Dementia in Elderly Mother?

<p>Until a couple of months ago, my 88-year-old mother was mentally sharp as a tack. We've noticed since then that she's having problems with memory, initiative, following written instructions, and some behavior changes. I'm not looking for a diagnosis here, but I do have a couple of questions:</p>

<ol>
<li><p>I'd like to take Mom to see her doctor about this, but I'm not sure how to bring up this very sensitive subject. I'd appreciate ideas about how to have that conversation.</p></li>
<li><p>I've seen the ads for Alzheimer's medication. Has anyone's aging seniors had experience with these new drugs?</p></li>
</ol>

<p>Thanks.</p>

<p>Have you discussed it with her at all? There's a good chance she knows that she's having issues and is concerned about it herself. If so, she'd probably welcome having her kid help her by seeing a doc with her. </p>

<p>Don't assume she has alzheimer's. There are multitudes of other things that can cause these symptoms including being dehydrated, not taking her meds properly or taking her meds with things like sleeping aids which can throw her out of whack, she may have had a stroke, kidney issues, etc. She needs to see a doc about this, have some tests done, and see what the actual problem is.</p>

<p>Thanks. Right, I know there can be all kinds of reasons for cognitive impairment besides Alzheimers. I haven't discussed it with her; I'm scared to bring it up. :( Dad has had some kind of dementia for several years, and she really hates it. I'm sure she's noticed she has a problem, and is probably terrified that she's becoming like him. That's why I want to talk to her, but also why I feel like I want to handle it well. I don't know how to broach the subject without hurting or scaring her.</p>

<p>I am sure others have better ideas but here are my thoughts. </p>

<p>When you broach the subject, maybe frame it around how "she hasnt been herself" and ask if she notices it too. </p>

<p>And maybe you could try to look up and have in your mind other- treatable and less threatening- explanations for the changes you see. No point in worrying her needlessly and possibly jumping to the Alzheimers (or dementia) conclusion. For example, it could be related to her medications or other physical issues she already has (google them to look at side effects). Such as a change in thyroid function or blood pressure or depression (as examples, not that I'd know these would be legit explanations!). Then it would give you something more positive and specific to focus on when you bring it up and the reason to see the doctor about it. </p>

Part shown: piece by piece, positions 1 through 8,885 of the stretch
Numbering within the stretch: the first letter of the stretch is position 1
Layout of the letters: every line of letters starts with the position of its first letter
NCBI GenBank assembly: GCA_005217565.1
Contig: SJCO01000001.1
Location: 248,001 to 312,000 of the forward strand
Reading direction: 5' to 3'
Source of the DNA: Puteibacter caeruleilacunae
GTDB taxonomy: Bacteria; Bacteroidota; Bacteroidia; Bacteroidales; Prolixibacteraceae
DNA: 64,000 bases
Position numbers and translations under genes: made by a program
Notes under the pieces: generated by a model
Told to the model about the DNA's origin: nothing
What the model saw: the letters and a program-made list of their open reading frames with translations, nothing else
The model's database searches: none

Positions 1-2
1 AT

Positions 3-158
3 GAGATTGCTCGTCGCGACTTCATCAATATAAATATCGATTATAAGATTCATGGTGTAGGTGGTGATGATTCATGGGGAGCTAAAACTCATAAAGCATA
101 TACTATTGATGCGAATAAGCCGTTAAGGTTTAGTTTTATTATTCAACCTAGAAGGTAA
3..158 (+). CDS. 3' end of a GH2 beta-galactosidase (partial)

<p>Was also thinking maybe focus around the symptoms you see that are less likely to evoke the dementia possibility (again because it would be so much more scary and would be great if she didn't have to worry until you had something definitive). So maybe around her initiative, rather than say memory or following written instructions (though if she's been through this with a spouse I imagine she's pretty savvy about all that dementia involves). </p>

<p>Wishing you the best with this!</p>

<p>
[quote]
I've seen the ads for Alzheimer's medication. Has anyone's aging seniors had experience with these new drugs?

[/quote]

My mother has Alzheimer's. The drugs namenda and aricept are prescribed for this condition, but only delay the progression very minimally.</p>

<p>I don't know where you live, but my mom was diagnosed at the Alzheimer's Disease Center at NYU following several days of outpatient testing.</p>

<p>Edited to add: Here's a link for a listing of all the Alzheimer's Disease Centers sponsored by the NIH.
<a href="http://www.nia.nih.gov/alzheimers/alzheimers-disease-research-centers%5B/url%5D"&gt;http://www.nia.nih.gov/alzheimers/alzheimers-disease-research-centers&lt;/a&gt;&lt;/p>

<p>Again, as said above, this may well not be Alzheimer's but since you asked about that, thought I would provide the link.</p>

<p>There are so many things that can cause dementia like symptoms other than Alzheimers. Is she your father's primary caretaker, is he still at home with her? If so, do you think she is possibly depressed and/or anxious. Being a caregiver for someone with dementia is very stressful as I am sure you know.</p>

<p>Does your mom see her doctor on a regular basis? Do you take her to the doctor and does she allow you to know any of the information she shares with her doctor? You could call the doctor before she goes next time and tell the doctor what you are seeing. If your mother has not given the doctor permission to talk to you, he/she will not be able to respond but at least the doctor would be aware of your concerns and would hopefully try and find out what your mother is thinking regarding the problems you are seeing. Hopefully, her doctor is experienced with elderly people since many of the health problems seen in the elderly are largely unique to this age group.</p>